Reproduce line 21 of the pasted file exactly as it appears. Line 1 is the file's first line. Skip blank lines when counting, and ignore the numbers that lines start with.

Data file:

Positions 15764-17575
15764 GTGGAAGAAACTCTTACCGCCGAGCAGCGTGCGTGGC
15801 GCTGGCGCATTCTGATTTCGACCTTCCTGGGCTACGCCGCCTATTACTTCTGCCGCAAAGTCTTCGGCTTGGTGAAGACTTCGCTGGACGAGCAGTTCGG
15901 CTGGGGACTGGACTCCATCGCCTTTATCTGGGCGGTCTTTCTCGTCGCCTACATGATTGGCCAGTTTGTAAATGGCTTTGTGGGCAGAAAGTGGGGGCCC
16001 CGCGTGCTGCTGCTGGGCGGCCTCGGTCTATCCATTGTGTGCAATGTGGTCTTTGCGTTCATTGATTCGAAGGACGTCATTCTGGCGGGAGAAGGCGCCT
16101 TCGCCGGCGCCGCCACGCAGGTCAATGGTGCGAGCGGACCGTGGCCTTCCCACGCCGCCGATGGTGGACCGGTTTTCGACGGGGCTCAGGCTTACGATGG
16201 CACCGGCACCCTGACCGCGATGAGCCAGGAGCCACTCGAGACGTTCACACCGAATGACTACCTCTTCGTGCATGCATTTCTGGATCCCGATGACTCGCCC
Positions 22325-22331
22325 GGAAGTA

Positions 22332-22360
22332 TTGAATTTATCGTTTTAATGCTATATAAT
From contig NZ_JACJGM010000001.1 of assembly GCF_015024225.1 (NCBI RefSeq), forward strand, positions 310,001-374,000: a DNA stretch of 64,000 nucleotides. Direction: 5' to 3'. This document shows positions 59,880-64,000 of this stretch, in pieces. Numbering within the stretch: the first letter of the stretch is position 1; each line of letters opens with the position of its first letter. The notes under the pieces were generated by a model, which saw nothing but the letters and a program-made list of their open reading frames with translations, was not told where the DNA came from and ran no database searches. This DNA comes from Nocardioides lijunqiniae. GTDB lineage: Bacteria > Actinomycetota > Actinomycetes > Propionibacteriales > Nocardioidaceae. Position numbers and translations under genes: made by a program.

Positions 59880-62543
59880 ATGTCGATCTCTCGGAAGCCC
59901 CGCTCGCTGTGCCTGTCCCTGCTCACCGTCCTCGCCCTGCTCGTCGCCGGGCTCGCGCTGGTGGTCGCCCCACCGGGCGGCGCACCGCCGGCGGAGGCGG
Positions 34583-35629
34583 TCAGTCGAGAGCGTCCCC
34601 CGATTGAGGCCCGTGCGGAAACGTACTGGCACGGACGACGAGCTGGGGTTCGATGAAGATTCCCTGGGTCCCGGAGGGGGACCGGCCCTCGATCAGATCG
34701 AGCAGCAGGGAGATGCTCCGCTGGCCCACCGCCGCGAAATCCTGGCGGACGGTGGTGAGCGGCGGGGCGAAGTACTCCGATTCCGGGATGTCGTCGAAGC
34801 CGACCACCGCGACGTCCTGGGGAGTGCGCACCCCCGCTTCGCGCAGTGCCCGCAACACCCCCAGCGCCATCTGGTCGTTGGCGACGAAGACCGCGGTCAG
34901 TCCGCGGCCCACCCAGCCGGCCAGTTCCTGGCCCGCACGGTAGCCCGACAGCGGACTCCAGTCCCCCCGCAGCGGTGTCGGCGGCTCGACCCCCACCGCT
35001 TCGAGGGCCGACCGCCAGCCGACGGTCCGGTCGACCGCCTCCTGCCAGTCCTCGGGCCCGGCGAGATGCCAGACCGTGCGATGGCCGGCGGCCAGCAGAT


34901 TCCGCGGCCCACCCAGCCGGCCAGTTCCTGGCCCGCACGGTAGCCCGACAGCGGACTCCAGTCCCCCCGCAGCGGTGTCGGCGGCTCGACCCCCACCGCT